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But that does not mean that it can have a useful Wikipedia page. I have lost count of how many times I have tries to look up information about a species, and all I get is a “stub” saying that there is such a species. Not very useful.

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If you check the work of these article writers you will find that’s not the case.

Looking forward to reading these!

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Jason: a stub is the beginning of an article and it’s not that content magically appears: it takes volunteer effort to expand it and there are hundreds of thousands of stubs on species that need work. All available research on Wikipedia article growth suggests that seeding an article as a a stub (which–believe me–often requires considerable effort to create with all the right templates and metadata) significantly increases the chances that an article will attract contributors and grow over time. And even a stub contains much richer information than iNaturalist currently offers, for example links to a much larger number of databases with records on the same taxon.

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I disagree that that is much richer information. I’ve tried that method of research, and most of those databases turn out to provide nothing beyond locality records or range data, which can also be had from iNaturalist. If I want to learn about life history or ecological interactions – for most species there is little to no information. The reality is, by looking at iNaturalist observations from different times of the year, it is possible to learn more about life history than going to a dozen databases of locality records.

iNaturalist is one of the database links that radrat is referring to.

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I’m a newbie in these works but I am collaborating in both webs too, my observations are in the marine area and I would be delighted to help with anyone interested.

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I can only agree 100% with this, as someone who considers themselves pretty tech savvy, as well as being a pretty regular contributor to both Wikispecies and even more Wikidata, creating new articles on Wikipedia just feels a step above what I want to take on. It just feels like a bewildering mass of templates, syntaxs, widgets etc to try and take on. If I see something I can update on an existing page, that’s something I can and will do however.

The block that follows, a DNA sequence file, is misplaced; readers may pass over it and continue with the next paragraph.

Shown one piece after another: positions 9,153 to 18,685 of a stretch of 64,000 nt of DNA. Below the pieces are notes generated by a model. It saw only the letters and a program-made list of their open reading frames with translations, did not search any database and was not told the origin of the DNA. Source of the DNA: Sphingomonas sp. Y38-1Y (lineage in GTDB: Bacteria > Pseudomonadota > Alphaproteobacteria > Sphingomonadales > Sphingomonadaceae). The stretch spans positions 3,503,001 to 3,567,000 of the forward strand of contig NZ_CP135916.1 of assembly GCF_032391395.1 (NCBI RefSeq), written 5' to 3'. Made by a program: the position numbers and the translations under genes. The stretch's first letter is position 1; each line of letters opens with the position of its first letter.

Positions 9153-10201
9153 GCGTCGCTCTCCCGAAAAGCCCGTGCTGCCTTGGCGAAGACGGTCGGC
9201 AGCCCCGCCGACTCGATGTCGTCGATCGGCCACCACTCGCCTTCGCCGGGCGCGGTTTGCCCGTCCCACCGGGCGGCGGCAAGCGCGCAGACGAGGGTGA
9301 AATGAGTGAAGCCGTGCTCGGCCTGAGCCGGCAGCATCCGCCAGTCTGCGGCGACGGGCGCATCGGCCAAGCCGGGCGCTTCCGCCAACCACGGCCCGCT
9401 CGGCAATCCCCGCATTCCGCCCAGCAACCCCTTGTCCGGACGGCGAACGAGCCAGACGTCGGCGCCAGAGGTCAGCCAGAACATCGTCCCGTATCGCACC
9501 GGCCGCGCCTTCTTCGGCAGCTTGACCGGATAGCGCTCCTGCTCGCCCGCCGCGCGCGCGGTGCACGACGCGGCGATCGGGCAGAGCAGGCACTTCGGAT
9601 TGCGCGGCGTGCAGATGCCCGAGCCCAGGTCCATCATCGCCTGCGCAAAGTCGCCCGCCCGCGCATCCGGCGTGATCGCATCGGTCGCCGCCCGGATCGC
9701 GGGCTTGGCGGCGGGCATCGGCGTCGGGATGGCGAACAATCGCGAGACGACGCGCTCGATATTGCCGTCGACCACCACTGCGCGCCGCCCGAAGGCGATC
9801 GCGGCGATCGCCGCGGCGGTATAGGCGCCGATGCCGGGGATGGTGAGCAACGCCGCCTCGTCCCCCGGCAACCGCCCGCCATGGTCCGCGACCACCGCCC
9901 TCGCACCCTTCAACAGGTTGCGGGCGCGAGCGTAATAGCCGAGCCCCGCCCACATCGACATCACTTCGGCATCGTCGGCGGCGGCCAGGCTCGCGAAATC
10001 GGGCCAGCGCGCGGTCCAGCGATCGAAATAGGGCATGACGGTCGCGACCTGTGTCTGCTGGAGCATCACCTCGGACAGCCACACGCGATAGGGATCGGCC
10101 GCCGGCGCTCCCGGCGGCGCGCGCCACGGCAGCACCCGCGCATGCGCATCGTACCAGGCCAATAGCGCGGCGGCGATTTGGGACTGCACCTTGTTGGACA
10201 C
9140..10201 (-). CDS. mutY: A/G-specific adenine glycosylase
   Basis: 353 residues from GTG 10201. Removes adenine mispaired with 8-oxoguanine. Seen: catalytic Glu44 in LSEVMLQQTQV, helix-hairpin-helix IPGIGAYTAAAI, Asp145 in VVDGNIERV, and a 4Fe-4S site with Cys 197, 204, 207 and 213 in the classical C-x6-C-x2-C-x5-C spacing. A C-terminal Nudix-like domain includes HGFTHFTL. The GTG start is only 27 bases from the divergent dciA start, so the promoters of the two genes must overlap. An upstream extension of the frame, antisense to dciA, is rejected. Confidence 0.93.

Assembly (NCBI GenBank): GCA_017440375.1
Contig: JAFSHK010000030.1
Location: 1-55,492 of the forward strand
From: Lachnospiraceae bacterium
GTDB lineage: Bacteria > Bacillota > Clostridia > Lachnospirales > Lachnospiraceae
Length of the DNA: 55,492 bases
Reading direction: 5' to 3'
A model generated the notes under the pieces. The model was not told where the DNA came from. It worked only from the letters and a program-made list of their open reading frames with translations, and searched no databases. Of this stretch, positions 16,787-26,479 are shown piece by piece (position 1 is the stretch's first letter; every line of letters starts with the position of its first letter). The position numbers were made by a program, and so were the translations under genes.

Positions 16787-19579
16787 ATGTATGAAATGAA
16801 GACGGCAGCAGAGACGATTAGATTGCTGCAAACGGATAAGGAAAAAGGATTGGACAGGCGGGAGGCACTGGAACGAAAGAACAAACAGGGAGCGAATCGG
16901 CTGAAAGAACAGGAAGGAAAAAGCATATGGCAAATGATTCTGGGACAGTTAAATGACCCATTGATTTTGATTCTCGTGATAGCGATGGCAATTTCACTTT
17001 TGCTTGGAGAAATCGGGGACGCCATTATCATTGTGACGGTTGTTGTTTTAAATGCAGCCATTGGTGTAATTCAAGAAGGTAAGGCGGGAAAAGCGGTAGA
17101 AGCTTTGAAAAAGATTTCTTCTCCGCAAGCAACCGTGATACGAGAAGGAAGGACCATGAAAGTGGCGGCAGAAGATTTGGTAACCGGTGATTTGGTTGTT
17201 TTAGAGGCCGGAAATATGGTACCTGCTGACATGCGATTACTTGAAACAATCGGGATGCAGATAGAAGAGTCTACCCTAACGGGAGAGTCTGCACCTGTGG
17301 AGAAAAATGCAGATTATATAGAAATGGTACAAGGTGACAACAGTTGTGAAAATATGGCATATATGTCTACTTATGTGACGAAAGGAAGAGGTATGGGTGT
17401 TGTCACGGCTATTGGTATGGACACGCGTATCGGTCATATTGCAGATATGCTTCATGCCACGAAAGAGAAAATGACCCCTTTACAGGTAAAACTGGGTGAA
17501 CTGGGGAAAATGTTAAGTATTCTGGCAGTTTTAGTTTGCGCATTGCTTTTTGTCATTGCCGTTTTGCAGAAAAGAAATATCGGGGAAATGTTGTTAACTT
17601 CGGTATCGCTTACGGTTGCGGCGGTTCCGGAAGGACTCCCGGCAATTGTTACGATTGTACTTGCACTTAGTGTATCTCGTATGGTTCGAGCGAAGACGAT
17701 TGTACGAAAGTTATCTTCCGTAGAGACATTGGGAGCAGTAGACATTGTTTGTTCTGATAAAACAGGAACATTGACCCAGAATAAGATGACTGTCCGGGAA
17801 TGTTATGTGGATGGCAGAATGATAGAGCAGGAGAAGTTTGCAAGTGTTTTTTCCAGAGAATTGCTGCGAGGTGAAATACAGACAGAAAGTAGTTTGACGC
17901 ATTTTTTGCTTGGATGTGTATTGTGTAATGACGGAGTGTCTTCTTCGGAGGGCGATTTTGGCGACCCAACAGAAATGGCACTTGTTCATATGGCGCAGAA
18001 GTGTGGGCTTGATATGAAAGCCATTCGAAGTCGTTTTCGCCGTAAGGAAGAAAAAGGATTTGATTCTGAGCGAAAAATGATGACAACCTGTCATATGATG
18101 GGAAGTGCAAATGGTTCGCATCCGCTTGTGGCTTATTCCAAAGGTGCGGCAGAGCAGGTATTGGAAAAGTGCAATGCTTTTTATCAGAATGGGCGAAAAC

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I think it’s a little more subtle than this. What you’re describing would be unsourced content, which is also not allowed.

However, original research also includes cases where a person is adding their own analysis, commentary, or synthesis of ideas based on sourceable material, but beyond that which is published in reliable sources.

So for example, say there are reliable sources describing a species habitat, and then there are sources that describe how those habitats are threatened but without mentioning the original species. But there are no sources discussing that the original species being threatened due to habitat loss. In that case, synthesizing the sources could conclude this, but it would be considered original research.

In practice, you usually have to go pretty deep into the analysis before you end up butting against Wikipedia’s original research policies, but I’ve seen editors do it time and time again and I’ve even been accused (sometimes rightfully) of doing it myself.

A lot of Wikipedia editors are really intelligent and passionate, and love doing research, and it can be easy to get carried away!

I find that if you end up butting up against this policy, it’s often a sign that you have material that could be publishable somewhere else, perhaps an academic journal if you put the effort into it, or at a bare minimum some sort of pop science journal, environmental activist magazine or publication, or even a local or regional newspaper. Then, when the work is published, you can cite it!

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YES!!! A lot of people lack confidence in themselves, and are better at their subject matter of interest than they think they are. If you have the data analyzed, but are not confident in your writing skills, that is easily fixed by having someone who is good at writing do an edit.